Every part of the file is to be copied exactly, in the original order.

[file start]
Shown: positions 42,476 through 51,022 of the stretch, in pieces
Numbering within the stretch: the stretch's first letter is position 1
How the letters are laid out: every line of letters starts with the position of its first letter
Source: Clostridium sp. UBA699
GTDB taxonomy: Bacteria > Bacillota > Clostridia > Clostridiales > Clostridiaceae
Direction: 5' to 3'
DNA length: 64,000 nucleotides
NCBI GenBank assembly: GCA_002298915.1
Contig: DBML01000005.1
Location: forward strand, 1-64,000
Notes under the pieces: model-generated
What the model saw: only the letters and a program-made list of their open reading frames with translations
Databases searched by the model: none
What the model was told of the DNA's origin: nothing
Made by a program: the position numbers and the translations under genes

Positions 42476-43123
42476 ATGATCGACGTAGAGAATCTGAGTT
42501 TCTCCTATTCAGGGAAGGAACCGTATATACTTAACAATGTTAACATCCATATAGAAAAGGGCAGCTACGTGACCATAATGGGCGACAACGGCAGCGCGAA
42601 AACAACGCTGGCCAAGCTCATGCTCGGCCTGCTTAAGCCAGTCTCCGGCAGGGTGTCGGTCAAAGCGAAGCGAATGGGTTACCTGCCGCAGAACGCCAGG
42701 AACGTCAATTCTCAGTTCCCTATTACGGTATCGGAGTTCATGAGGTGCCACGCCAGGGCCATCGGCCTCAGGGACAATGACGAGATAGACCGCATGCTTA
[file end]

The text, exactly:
Shown: positions 42,476 through 51,022 of the stretch, in pieces
Numbering within the stretch: the stretch's first letter is position 1
How the letters are laid out: every line of letters starts with the position of its first letter
Source: Clostridium sp. UBA699
GTDB taxonomy: Bacteria > Bacillota > Clostridia > Clostridiales > Clostridiaceae
Direction: 5' to 3'
DNA length: 64,000 nucleotides
NCBI GenBank assembly: GCA_002298915.1
Contig: DBML01000005.1
Location: forward strand, 1-64,000
Notes under the pieces: model-generated
What the model saw: only the letters and a program-made list of their open reading frames with translations
Databases searched by the model: none
What the model was told of the DNA's origin: nothing
Made by a program: the position numbers and the translations under genes

Positions 42476-43123
42476 ATGATCGACGTAGAGAATCTGAGTT
42501 TCTCCTATTCAGGGAAGGAACCGTATATACTTAACAATGTTAACATCCATATAGAAAAGGGCAGCTACGTGACCATAATGGGCGACAACGGCAGCGCGAA
42601 AACAACGCTGGCCAAGCTCATGCTCGGCCTGCTTAAGCCAGTCTCCGGCAGGGTGTCGGTCAAAGCGAAGCGAATGGGTTACCTGCCGCAGAACGCCAGG
42701 AACGTCAATTCTCAGTTCCCTATTACGGTATCGGAGTTCATGAGGTGCCACGCCAGGGCCATCGGCCTCAGGGACAATGACGAGATAGACCGCATGCTTA